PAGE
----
From Goodreads: A ferocious firefight with Iraqi insurgents at “the battle of Al-Ansakar Canal”—three minutes and forty-three seconds of intense warfare caught on tape by an embedded Fox News crew—has transformed the eight surviving men of Bravo Squad into America’s most sought-after heroes. For the past two weeks, the Bush administration has sent them on a media-intensive nationwide Victory Tour to reinvigorate public support for the war. Now, on this chilly and rainy Thanksgiving, the Bravos are guests of America’s Team, the Dallas Cowboys, slated to be part of the halftime show alongside the superstar pop group Destiny’s Child. (…) Over the course of this day, Billy will begin to understand difficult truths about himself, his country, his struggling family, and his brothers-in-arms—soldiers both dead and alive. In the final few hours before returning to Iraq, Billy will drink and brawl, yearn for home and mourn those missing, face a heart-wrenching decision, and discover pure love and a bitter wisdom far beyond his years.
Poignant, riotously funny, and exquisitely heartbreaking, Billy Lynn’s Long Halftime Walk is a devastating portrait of our time, a searing and powerful novel that cements Ben Fountain’s reputation as one of the finest writers of his generation.
I feel like I’ve been reading this book for a long time. It hasn’t been that long, but I had to take almost regular breaks while reading this book. It is sad. It is dense. And it is funny. Parts of it broke my heart, and other parts made me laugh out loud. There are plenty of clashes like that in the book. You have Billy, who is too young to drink, yet old enough to go to war. You have an extremely emotional and personal event (fighting for your life; your friend dying) flaunted during a victory tour through key election states. You have America’s Team celebrate America’s heroes in “kind of a crummy room, more like a union hall or underfunded rec center.” You have Billy reflecting on the different types of ever-present fear while he’s forced to make “small talk about the war.” At times, you just have to stop to think about how ridiculous it all is, though all the while you can perfectly imagine it to be true.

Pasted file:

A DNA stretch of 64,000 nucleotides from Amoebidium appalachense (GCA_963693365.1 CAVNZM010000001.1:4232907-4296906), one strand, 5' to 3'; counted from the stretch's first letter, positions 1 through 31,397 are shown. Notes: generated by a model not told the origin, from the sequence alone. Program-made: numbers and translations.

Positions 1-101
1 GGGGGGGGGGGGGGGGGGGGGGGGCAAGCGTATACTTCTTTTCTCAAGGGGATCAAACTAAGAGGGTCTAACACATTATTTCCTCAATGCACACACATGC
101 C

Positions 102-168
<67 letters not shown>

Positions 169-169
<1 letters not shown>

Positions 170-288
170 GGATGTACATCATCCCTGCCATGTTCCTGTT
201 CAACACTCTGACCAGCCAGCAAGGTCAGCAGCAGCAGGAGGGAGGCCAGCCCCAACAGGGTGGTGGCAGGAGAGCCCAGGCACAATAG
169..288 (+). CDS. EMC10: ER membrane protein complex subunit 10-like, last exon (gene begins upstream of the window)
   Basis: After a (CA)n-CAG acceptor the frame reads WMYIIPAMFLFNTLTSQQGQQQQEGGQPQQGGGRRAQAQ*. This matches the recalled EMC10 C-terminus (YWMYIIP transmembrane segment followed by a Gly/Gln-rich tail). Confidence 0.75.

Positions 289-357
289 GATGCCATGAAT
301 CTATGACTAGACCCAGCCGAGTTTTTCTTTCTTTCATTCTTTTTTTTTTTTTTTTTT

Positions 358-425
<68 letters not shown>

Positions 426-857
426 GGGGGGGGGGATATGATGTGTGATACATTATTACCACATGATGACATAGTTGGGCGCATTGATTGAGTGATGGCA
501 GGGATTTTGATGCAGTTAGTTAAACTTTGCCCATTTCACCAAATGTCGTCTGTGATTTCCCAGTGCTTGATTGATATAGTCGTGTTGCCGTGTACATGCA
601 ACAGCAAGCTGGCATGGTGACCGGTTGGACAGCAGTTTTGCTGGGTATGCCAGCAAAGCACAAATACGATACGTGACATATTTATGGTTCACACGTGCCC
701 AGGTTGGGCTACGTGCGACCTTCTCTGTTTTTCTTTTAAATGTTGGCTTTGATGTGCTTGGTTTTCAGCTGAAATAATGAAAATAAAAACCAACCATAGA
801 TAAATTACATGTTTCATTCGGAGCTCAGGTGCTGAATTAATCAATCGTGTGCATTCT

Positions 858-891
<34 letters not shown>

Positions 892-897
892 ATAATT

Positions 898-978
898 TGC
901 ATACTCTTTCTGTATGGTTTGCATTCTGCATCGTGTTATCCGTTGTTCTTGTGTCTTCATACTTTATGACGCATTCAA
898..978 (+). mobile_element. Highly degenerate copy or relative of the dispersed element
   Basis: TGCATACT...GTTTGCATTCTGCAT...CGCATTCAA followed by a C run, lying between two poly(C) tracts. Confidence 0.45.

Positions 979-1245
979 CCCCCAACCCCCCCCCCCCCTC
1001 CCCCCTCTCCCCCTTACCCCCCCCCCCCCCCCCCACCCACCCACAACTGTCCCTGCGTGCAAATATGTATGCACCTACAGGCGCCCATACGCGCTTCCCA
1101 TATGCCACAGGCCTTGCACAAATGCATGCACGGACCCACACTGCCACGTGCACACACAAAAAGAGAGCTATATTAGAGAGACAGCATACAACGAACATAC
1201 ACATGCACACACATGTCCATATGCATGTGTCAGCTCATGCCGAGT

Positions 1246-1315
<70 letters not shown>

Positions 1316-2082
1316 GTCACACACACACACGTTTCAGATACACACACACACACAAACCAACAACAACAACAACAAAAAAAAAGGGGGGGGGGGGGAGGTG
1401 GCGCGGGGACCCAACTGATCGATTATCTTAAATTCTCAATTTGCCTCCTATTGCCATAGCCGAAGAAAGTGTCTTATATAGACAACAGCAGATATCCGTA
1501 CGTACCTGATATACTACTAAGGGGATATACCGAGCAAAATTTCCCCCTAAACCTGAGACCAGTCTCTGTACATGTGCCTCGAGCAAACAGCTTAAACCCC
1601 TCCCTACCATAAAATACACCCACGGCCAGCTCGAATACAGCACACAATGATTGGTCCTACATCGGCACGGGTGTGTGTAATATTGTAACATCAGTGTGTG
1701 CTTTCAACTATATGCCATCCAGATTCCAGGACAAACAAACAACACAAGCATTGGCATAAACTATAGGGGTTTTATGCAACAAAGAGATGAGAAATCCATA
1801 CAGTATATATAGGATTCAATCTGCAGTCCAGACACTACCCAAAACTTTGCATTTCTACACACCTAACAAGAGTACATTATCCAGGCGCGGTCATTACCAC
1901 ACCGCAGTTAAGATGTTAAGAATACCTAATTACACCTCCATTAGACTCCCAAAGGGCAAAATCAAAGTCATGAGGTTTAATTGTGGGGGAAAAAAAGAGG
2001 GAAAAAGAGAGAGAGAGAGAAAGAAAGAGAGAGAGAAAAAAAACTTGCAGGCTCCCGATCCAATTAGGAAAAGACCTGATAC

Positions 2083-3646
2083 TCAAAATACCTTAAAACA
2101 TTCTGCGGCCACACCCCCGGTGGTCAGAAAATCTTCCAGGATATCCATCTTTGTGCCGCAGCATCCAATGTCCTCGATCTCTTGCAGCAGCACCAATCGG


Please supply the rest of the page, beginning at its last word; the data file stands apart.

Billy, at times, feels breathless and overwhelmed by the sheer opulence of his surroundings, while trying to make sense of how it all works. Ben Fountain has the ability to leave the reader just as breathless:
“A baton twirler skips by in a blur of skin and spinning chrome. High school drill teams in one-piece leotards are doing a shoop-shoop sort of booty-bump routine, they are training to be strippers apparently. Drum lines wheel alongside the soldier column, flying squads of flag girls zigzag across the route and Destiny’s Child powers through it all with a back-leaning hip-heavy sashay strut that doesn’t look quite possible from where Billy is, as if some mystical combination of diva mojo and StairMastered thighs keeps them upright when mere mortals would fall flat on their ass. Up ahead troupes of dancers flank the stage, guys in floppy shirts and pants, caps to the back, girls in silver sports bras and royal-blue tights. Already there’s so much for the mind to absorb and then the disco lights get going, rows of blue and white strobes trimming the steel-pipe frame and everything flashing all at once, electro-visual spaz-pulse and epileptic overload, retinal scarring, frontal lobes blown to caterpillar fuzz—”
Can’t you just see it all in your mind?
I am an editor. I can’t help but notice incorrect punctuation or improper grammar—whether I want to or not. There are plenty of run-on sentences, missing punctuation, and other language oddities. And I have to say… it didn’t bother me one bit! I was feeling for Billy and Bravo the entire time.
Based on this book, I will be reading Slowly Down the Ganges by Eric Newby. It is one of the books Shroom is reading in Iraq.